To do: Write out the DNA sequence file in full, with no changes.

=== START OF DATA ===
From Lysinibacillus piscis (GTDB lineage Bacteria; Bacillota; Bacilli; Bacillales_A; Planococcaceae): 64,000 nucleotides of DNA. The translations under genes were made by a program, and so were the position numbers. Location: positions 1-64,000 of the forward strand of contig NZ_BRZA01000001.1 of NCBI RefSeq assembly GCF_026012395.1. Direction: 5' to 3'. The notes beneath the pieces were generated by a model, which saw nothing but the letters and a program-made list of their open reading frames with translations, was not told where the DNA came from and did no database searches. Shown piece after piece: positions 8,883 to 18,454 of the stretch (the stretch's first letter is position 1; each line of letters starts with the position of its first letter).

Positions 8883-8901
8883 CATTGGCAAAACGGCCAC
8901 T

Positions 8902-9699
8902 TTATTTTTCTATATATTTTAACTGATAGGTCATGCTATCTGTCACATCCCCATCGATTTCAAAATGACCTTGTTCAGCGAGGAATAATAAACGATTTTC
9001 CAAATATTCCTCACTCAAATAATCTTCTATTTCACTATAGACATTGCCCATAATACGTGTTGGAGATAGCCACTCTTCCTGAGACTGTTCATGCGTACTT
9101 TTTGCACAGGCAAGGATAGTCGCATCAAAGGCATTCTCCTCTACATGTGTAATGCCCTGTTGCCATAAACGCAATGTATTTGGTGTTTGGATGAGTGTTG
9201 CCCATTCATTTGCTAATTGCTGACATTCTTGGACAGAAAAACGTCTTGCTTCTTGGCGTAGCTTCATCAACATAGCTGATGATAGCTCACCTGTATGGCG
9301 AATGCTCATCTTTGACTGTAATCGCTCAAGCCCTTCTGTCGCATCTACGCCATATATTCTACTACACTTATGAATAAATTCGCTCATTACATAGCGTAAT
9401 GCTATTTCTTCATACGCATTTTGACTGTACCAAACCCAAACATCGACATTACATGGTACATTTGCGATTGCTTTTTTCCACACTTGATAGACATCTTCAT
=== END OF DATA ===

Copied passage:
From Lysinibacillus piscis (GTDB lineage Bacteria; Bacillota; Bacilli; Bacillales_A; Planococcaceae): 64,000 nucleotides of DNA. The translations under genes were made by a program, and so were the position numbers. Location: positions 1-64,000 of the forward strand of contig NZ_BRZA01000001.1 of NCBI RefSeq assembly GCF_026012395.1. Direction: 5' to 3'. The notes beneath the pieces were generated by a model, which saw nothing but the letters and a program-made list of their open reading frames with translations, was not told where the DNA came from and did no database searches. Shown piece after piece: positions 8,883 to 18,454 of the stretch (the stretch's first letter is position 1; each line of letters starts with the position of its first letter).

Positions 8883-8901
8883 CATTGGCAAAACGGCCAC
8901 T

Positions 8902-9699
8902 TTATTTTTCTATATATTTTAACTGATAGGTCATGCTATCTGTCACATCCCCATCGATTTCAAAATGACCTTGTTCAGCGAGGAATAATAAACGATTTTC
9001 CAAATATTCCTCACTCAAATAATCTTCTATTTCACTATAGACATTGCCCATAATACGTGTTGGAGATAGCCACTCTTCCTGAGACTGTTCATGCGTACTT
9101 TTTGCACAGGCAAGGATAGTCGCATCAAAGGCATTCTCCTCTACATGTGTAATGCCCTGTTGCCATAAACGCAATGTATTTGGTGTTTGGATGAGTGTTG
9201 CCCATTCATTTGCTAATTGCTGACATTCTTGGACAGAAAAACGTCTTGCTTCTTGGCGTAGCTTCATCAACATAGCTGATGATAGCTCACCTGTATGGCG
9301 AATGCTCATCTTTGACTGTAATCGCTCAAGCCCTTCTGTCGCATCTACGCCATATATTCTACTACACTTATGAATAAATTCGCTCATTACATAGCGTAAT
9401 GCTATTTCTTCATACGCATTTTGACTGTACCAAACCCAAACATCGACATTACATGGTACATTTGCGATTGCTTTTTTCCACACTTGATAGACATCTTCAT